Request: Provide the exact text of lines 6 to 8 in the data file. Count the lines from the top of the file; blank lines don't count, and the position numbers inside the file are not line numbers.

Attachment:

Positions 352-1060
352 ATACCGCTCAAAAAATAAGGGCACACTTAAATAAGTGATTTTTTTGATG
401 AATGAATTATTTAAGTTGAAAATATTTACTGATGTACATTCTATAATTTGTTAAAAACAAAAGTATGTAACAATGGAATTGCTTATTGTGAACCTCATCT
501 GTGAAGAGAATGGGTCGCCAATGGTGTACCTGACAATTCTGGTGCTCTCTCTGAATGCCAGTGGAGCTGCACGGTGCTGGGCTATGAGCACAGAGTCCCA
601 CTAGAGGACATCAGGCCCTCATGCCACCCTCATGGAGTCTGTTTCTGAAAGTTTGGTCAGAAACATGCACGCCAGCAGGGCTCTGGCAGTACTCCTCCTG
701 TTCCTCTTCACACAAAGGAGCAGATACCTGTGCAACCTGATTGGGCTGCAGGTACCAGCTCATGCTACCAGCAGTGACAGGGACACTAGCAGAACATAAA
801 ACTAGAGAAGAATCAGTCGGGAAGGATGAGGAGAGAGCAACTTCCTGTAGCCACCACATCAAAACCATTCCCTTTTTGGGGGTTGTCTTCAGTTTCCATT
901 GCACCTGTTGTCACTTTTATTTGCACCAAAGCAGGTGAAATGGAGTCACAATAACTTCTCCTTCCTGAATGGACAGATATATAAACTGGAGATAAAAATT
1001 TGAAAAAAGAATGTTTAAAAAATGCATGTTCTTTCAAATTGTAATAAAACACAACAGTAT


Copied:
701 TTCCTCTTCACACAAAGGAGCAGATACCTGTGCAACCTGATTGGGCTGCAGGTACCAGCTCATGCTACCAGCAGTGACAGGGACACTAGCAGAACATAAA
801 ACTAGAGAAGAATCAGTCGGGAAGGATGAGGAGAGAGCAACTTCCTGTAGCCACCACATCAAAACCATTCCCTTTTTGGGGGTTGTCTTCAGTTTCCATT
901 GCACCTGTTGTCACTTTTATTTGCACCAAAGCAGGTGAAATGGAGTCACAATAACTTCTCCTTCCTGAATGGACAGATATATAAACTGGAGATAAAAATT